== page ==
Nationals Manager Davey Johnson: Im not the typical old manager who wants… (John McDonnell/The Washington…)
Since he took over as Washington Nationals general manager in March 2009, Mike Rizzo has planned for the future, more of an obvious necessity than a calculated choice. The bleak present he inherited made coming seasons the only priority. Hope was a more valuable commodity than victories.
Now, though, the Nationals no longer are trying to build a contender. They are a contender, a 98-win powerhouse in 2012 with the clear goal of a World Series in 2013. Rizzo’s mission now is one the Nationals — through “The Plan” and “Phase Two” and so many wasted, forgettable nights — have never considered before: How should they weigh a bright future and an urgent present?
“It’s the first year in our history where we’re on the positive side of this instead of scrambling,” franchise third baseman Ryan Zimmerman said. “We almost have too many good players, which is a good place to be.”
Already one of the best teams in baseball, stocked with an enviable collection of young talent, Rizzo and the Nationals will walk into Nashville’s Opryland Hotel at the annual winter meetings with few needs. After they traded top pitching prospect Alex Meyer for center fielder Denard Span last week, the Nationals must add a starting pitcher and bullpen arms to complete their roster.
How they fill those holes and attack their other options, such as re-signing Adam LaRoche or keeping Michael Morse, will shed light on Rizzo’s vision. They have arrived at the juncture where how much to plan ahead or push for the coming season is a real decision. Rizzo believes the Nationals should stay their course, that future considerations should not trump immediate desires.
“We haven’t wavered from it,” Rizzo said. “We’ve traded some young players, like a Meyer, but for a guy we have some control over in Span. I don’t think we’ve wavered at all from a long-term philosophy. You always have to think globally. You do what’s best for the club for the immediate future, but you also have to think about not rushing things or tying your hands.”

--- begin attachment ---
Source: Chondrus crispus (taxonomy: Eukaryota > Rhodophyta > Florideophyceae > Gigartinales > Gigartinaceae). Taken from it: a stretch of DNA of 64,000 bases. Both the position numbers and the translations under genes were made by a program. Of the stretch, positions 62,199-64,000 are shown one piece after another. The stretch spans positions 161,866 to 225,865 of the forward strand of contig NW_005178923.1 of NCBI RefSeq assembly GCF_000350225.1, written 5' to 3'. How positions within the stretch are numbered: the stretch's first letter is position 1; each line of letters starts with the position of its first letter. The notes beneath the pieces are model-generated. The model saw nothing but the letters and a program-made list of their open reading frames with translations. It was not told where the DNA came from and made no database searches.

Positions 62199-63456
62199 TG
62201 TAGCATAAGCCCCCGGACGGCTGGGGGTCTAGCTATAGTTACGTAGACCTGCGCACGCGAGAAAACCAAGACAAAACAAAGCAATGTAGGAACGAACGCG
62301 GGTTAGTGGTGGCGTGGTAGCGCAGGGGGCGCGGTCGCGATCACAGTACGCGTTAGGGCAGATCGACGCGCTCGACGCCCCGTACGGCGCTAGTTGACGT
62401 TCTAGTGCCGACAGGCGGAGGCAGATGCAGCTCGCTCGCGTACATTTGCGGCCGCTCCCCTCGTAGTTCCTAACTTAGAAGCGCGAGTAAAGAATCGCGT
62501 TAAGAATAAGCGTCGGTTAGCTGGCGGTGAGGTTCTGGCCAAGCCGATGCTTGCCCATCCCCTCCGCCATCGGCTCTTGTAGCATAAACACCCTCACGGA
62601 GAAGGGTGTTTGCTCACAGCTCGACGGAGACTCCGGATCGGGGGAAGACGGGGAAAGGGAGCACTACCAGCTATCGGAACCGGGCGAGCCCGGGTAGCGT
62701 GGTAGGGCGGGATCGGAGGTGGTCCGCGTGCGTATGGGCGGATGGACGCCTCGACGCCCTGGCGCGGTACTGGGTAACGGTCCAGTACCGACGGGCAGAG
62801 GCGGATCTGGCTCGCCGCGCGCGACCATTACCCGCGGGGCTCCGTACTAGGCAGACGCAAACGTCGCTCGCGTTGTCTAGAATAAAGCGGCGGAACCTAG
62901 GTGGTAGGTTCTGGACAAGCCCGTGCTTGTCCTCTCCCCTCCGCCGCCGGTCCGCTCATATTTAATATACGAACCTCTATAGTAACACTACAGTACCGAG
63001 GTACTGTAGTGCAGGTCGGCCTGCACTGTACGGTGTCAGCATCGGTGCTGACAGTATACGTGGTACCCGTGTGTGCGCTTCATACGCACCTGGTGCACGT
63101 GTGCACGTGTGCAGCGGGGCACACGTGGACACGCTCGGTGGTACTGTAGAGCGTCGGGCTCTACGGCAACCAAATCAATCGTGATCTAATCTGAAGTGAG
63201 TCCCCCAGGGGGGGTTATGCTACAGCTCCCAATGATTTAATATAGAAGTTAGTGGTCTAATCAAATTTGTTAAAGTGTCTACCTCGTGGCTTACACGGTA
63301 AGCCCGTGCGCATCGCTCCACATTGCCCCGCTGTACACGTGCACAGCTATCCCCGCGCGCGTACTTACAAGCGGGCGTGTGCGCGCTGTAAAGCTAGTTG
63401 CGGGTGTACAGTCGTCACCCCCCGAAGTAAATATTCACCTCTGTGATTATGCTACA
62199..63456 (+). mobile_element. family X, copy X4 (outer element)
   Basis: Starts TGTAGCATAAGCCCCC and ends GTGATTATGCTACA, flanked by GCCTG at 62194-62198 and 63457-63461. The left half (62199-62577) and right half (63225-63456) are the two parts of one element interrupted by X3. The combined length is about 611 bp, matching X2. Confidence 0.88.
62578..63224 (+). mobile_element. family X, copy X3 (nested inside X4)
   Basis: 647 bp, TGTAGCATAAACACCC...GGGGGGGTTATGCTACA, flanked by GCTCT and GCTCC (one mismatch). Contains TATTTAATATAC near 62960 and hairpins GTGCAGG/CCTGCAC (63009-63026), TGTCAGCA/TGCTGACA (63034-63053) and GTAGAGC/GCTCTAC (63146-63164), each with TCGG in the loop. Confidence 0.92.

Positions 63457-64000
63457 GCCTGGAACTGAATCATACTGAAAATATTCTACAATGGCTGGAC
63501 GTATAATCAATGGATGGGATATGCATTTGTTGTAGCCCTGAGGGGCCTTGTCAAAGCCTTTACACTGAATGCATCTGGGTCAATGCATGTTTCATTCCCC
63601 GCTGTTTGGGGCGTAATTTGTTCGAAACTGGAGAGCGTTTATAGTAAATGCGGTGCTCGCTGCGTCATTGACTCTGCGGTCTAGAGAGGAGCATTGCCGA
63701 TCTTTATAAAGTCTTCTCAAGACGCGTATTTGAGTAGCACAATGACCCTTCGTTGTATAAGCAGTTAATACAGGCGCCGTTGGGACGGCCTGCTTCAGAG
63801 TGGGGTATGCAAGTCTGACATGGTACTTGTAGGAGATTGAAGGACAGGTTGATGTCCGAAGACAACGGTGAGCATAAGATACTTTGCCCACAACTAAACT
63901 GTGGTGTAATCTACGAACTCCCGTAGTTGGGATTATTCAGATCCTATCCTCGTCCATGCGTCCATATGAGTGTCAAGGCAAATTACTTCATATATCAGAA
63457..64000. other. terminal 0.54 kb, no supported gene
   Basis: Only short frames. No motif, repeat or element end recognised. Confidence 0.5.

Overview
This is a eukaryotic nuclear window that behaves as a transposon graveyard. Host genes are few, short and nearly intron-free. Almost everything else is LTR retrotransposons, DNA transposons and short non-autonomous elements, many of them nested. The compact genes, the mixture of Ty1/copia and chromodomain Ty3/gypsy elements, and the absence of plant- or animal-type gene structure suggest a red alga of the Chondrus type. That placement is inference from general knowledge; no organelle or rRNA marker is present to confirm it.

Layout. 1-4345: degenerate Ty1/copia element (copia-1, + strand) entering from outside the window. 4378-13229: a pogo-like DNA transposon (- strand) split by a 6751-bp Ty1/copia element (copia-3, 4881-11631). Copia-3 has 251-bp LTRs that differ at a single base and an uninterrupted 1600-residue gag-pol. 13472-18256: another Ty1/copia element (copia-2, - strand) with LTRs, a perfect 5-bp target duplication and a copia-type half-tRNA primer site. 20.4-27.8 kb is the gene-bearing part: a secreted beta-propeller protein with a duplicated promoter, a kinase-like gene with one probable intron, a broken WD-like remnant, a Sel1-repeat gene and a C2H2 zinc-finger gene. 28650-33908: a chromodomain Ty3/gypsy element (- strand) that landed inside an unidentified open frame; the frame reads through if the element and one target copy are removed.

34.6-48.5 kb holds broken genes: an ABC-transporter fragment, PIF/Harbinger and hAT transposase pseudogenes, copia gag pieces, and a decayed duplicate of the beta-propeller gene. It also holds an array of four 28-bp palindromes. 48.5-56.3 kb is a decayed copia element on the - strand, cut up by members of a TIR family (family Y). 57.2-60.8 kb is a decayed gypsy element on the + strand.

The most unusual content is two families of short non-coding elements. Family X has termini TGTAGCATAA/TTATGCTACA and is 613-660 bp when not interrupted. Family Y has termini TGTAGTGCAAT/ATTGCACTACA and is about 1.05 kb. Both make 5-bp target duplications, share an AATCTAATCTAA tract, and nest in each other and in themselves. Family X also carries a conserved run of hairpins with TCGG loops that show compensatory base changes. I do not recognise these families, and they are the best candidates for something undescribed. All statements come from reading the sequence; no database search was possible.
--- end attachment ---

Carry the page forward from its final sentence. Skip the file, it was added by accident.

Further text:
Thinking of their core
One big-market general manager once said he could build a team capable of winning 125 games, but to do so he would be abdicating his responsibility. The juggernaut would require sacrificing future success, and, most problematic, once in the playoffs there would be little assurance the talent could trump the randomness of a five- or seven-game series. The best way to win a World Series, the GM said, is to get to the playoffs as often as possible.
In 1991, John Hart took over as the Cleveland Indians’ general manager. Over the next three seasons, Carlos Baerga, Albert Belle, Sandy Alomar, Jim Thome, Manny Ramirez and Kenny Lofton would all join the Indians prior to turning 25. From 1995 to 2001, Hart oversaw the nucleus that helped the Indians win six out of seven division titles and make two World Series.
The Nationals’ collection of talent reminds Hart of his early days in Cleveland. He said it will require a balance to answer “the age-old sort of situation” of how to manage the importance of present success with long-term planning.
“In the case of the Nats and Mike Rizzo, I still think they’re early in this run,” said Hart, now an MLB Network analyst who will contribute to the station’s winter meetings coverage this week. “I don’t see necessarily the need to say, ‘We’re going to add a clubhouse guy.’ Right now, I think they can be in every game out there, from the top guy on the market. They’ve got options.”
With the Indians, Hart structured his roster — one of the best runs by a team that never won a World Series — by focusing on young talent and building around them. He had to remember the young, affordable talent would not remain affordable forever.
“You look at your own players, guys that you identify as core players,” Hart said. “That’s going to play a role to what you do at present.”
The Nationals are feeling the crunch of future salaries now. Many have focused on the potentially monumental salaries the Nationals will have to pay Stephen Strasburg and Bryce Harper in order to keep them before they become free agents. But the hit will come before then, once both players become eligible for arbitration and join the large contingent of young Nationals receiving salary bumps.
This winter, based on estimates, the Nationals’ payroll will rise roughly $12.5 million with only raises to their seven arbitration-eligible players. Those increases will become steeper in the coming years, much steeper in some cases.
Next winter, Strasburg will become eligible for arbitration, and by his third and final arbitration-eligible season, assuming he stays healthy, Strasburg could find himself in a similar financial stratosphere as Tim Lincecum, who made $20 million in 2012 as part of a deal with the San Francisco Giants to avoid arbitration. Harper could command a similar figure in his later arbitration years.
‘A plan in place’